As I gave up my demands for romance, life became a trial to be endured, pain-avoidance rather than pursuit of pleasure. I blamed Robert for my unhappiness and punished him with the only weapon I had, sullen, silent resentment. Perhaps he took refuge in his work, beginning with the writing of a PhD dissertation, one of the few goals on which we completely agreed. In May, a year married, we drove to Trenton for a picnic by the Delaware River. We drove back late and hungry. Our wedding anniversary found me shedding tears over potatoes in the kitchen, but it was no use to complain. Robert would have berated me as an ungrateful beast.

Laura emitted her first unearthly howl at 3:30 PM on September 16, 1959, ending a healthy pregnancy and uneventful birth aided by a couple of shots of Demerol. The delivery was strictly my business: Robert dropped me off at the hospital and retreated to read and take a nap at home. The doctor semed surprised when I refused his offer to call the father with the good news, but after all, Robert hadn't bothered to call the hospital either. He did not know his fifth child had been born until two hours after the fact.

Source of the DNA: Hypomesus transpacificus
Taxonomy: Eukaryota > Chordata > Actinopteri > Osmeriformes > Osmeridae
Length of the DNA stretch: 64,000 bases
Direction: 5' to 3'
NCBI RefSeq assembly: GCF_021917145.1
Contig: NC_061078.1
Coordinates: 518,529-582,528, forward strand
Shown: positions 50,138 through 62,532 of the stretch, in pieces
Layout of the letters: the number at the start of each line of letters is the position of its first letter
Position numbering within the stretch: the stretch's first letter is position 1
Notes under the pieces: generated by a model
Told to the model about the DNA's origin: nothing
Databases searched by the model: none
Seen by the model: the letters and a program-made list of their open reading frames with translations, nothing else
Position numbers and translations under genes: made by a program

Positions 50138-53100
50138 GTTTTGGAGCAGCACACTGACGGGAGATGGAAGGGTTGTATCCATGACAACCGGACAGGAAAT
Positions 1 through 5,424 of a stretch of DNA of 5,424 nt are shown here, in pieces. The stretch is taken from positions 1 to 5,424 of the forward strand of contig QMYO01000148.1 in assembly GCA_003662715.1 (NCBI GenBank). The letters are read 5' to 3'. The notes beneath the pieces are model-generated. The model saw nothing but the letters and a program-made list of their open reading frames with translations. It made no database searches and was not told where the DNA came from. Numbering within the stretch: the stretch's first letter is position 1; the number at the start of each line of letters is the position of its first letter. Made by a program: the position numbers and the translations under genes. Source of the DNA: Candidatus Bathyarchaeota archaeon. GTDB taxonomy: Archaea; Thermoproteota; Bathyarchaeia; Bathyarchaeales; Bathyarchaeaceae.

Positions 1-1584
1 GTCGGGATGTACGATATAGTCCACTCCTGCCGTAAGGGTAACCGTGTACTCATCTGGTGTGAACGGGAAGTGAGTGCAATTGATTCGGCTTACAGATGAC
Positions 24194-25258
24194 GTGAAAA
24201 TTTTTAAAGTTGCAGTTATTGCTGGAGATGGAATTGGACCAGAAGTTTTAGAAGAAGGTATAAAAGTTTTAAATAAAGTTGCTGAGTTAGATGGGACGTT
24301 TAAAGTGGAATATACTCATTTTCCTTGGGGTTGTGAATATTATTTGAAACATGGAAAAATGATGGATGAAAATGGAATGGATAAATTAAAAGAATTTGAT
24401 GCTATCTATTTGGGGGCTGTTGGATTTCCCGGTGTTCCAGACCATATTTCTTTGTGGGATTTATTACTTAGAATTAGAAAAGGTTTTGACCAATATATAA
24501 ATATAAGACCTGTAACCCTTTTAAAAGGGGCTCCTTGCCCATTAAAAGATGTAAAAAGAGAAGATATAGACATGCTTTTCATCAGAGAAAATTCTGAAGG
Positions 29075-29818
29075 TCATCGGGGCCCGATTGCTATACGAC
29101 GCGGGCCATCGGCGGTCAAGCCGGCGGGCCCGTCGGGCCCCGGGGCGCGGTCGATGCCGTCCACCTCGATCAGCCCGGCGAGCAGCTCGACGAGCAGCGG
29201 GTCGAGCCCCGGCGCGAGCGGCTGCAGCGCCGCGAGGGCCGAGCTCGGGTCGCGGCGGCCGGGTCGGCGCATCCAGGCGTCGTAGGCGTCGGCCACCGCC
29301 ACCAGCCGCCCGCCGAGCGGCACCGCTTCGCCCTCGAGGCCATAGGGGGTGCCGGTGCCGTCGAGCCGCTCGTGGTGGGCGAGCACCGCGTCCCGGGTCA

Whether from the Demerol or the sheer physical stress of childbirth, I felt very confused and mortified that I forgot my married name. When the newborn was brought in for me to hold, I tried to play with her as I had done with my turtle and cats and dogs, but this was an unresponsive stranger. Expectant parents need to be warned that a newborn baby does not smile or look you in the eye, and only time and human contact shape him or her into a member of the family.